BMI Sponsors First Annual Big State Festival

Posted in News on October 5, 2007

The Big State Festival will take over Texas World Speedway in Bryan/College Station, Texas, October 13 & 14. BMI is proud to sponsor the new breed of festival, which marries country lifestyle and music through two days of nonstop barbeque, stock-car racing and performances by over 50 artists, including BMI’s Willie Nelson, Tim McGraw and Miranda Lambert.

In addition to sponsoring the event, BMI will present a stage both days featuring honky-tonk singer/songwriters pulled from Texas’ rich musical landscape and a crew of Nashville up-and-comers.

Saturday, October 13

PhotoMonte Warden, 11:15am - 11:45am Austin singer/songwriter Monte Warden drummed up early accolades with bands Whoa Trigger! and the Wagoneers, later finding success penning hits for a slew of artists including Patty Loveless, George Strait, George Jones, Travis Tritt, Bruce Robison and Kelly Willis.

PhotoGinn Sisters, 12pm - 12:30pm Sisters Tiffani and Brit Ginn put an Americana spin on familial harmonies and flute-playing, successfully creating a novel niche for their sound; longtime Austin residents, the Austin Chronicle dubbed the Ginn Sisters “cool countrified tonic for the summertime blues.”

PhotoRodney Hayden, 1pm - 1:45pm Rodney Hayden attacks vintage country cool with innate contemporary awareness; a lonesome voice and unshakeable fondness for crying steel guitars prompted Billboard to explain, “For anyone who may be vague on the subject, this is country music.”

PhotoThe Barbwires, 2pm - 3:15pm Chef Dean Fearing and his crew of culinary artists moonlight as rock band The Barbwires; fondly referred to as the “Father of Southwest Cuisine,” Chef Fearing is a bona fide barbeque expert with an encyclopedic knowledge of southwestern cuisine - a fitting judge for the Big State Festival’s barbeque competition.

PhotoThe Gougers, 3:30pm - 4:30pm The Gougers bounce between dreamy reflections and wry observations; with their new offering, A Long Day for the Weathervane, the quartet dropped “Sidehill” from their name, went electric and added a rhythm section, breathing new life into the Gougers’ already refreshing sound.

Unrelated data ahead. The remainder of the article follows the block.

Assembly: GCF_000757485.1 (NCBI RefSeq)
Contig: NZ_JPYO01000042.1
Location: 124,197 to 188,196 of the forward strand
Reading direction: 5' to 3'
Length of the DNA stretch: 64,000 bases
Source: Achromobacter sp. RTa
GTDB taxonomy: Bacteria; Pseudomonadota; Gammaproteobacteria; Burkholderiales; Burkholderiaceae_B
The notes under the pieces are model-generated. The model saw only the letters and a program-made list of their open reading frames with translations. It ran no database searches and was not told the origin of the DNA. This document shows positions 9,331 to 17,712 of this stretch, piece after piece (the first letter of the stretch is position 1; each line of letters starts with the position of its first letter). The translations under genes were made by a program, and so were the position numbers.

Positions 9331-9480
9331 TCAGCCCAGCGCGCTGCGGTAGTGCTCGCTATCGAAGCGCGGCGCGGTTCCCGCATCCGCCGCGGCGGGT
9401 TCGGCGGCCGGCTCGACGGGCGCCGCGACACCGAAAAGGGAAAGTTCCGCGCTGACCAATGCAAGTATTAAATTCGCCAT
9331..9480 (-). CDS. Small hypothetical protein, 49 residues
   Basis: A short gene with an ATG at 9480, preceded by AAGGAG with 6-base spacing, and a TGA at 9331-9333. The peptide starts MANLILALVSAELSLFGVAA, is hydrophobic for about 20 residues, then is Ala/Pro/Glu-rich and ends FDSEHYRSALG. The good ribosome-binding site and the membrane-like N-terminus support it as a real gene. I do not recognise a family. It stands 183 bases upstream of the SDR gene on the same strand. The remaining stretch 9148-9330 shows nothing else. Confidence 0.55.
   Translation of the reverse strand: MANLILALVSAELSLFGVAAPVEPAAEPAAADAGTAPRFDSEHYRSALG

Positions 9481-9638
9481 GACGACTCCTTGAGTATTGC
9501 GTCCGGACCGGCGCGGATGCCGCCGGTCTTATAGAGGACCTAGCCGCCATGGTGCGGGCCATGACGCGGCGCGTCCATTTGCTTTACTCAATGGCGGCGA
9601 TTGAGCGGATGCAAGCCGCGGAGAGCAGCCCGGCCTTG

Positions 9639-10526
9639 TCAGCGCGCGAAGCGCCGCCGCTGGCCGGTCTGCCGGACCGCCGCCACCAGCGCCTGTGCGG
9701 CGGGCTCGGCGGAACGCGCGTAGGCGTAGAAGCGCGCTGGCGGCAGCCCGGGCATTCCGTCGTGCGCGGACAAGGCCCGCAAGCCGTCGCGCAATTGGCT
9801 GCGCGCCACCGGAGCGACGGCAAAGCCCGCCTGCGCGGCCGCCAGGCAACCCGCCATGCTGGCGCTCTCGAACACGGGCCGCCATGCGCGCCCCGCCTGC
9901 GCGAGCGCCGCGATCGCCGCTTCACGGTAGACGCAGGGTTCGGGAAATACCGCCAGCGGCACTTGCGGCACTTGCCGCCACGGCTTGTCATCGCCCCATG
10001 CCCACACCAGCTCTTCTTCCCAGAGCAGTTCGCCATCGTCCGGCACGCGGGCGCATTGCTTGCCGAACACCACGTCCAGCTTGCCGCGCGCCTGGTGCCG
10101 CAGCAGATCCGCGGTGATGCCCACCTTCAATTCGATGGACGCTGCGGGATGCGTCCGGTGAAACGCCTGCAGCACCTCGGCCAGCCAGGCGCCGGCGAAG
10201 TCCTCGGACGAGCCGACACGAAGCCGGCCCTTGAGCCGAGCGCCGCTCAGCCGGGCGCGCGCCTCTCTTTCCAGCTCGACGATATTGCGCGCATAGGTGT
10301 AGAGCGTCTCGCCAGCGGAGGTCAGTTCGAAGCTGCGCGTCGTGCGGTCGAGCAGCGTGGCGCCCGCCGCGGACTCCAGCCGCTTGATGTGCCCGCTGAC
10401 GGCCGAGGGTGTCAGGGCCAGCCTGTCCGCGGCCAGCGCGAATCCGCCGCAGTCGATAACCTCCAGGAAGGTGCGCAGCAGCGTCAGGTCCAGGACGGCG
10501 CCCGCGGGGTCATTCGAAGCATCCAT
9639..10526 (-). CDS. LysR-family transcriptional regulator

PhotoDrew Kennedy, 5pm - 6pm Drew Kennedy’s songs snag his audience without any pain - this unaffected singer-songwriter is too smart to be pompous: Catchy hooks do the snagging, and Kennedy’s dry baritone does the heavy lifting.

Sunday, October 14

PhotoColin Gilmore, 11:15am - 11:45am Promising pop twanger Colin Gilmore’s 2007 release Black Wine showcases more of the young singer/songwriter’s jaunty melodies and colloquial observations; the son of Flatlander Jimmy Dale Gilmore, Colin’s roots are solid, his future: rosy.

PhotoMark McKinney, 12pm - 12:30pm Texas native Mark McKinney’s music aims to whisk his audience far away from daily headaches. Screaming guitars and McKinney’s energetic vocals call for rowdy exploits, good friends and hometown pride.

PhotoBlue Mother Tupelo, 1pm - 1:45pm Blue Mother Tupelo’s music emits southern swamp, gospel, hills and passion, punctuated with fervent tambourine and soaring vocals; the steady recipients of giddy critical praise, the pair prompted Paste to proclaim, “Blue Mother Tupelo is quite possibly the best husband and wife duo you’ve never heard of.”

PhotoJerrod Niemann, 2pm - 3:15pm The past year has been good to Nashville singer/songwriter Jerrod Niemann: The Category Five recording artist is currently watching his debut single, “I Love Women (My Momma Can’t Stand),” climb the charts, after co-writing the Garth Brooks No. 1 single and Chris LeDoux tribute, “Good Ride Cowboy.”

PhotoSunny Sweeney, 3:30pm - 4:30pm Sunny Sweeney’s disarmingly authentic honky-tonk charmed Nashville executives and diehard Texans, winning dual respect and valuable exposure in worlds often at odds with one another; the Best Country Artist crown is only the latest in a long trail of accolades for Texas-based Sweeney.

PhotoGranger Smith, 5pm - 6pm Aggie Granger Smith cut his teeth on the Texas opry circuit while still in his teens, and jumped to writing his own songs and regional radio airplay while still in college; Nashville beckoned, and Smith made the move, only to realize what he really wanted was the Texas dancehalls he’d left behind. He’s back home now, earning loyal fans one gig at a time.


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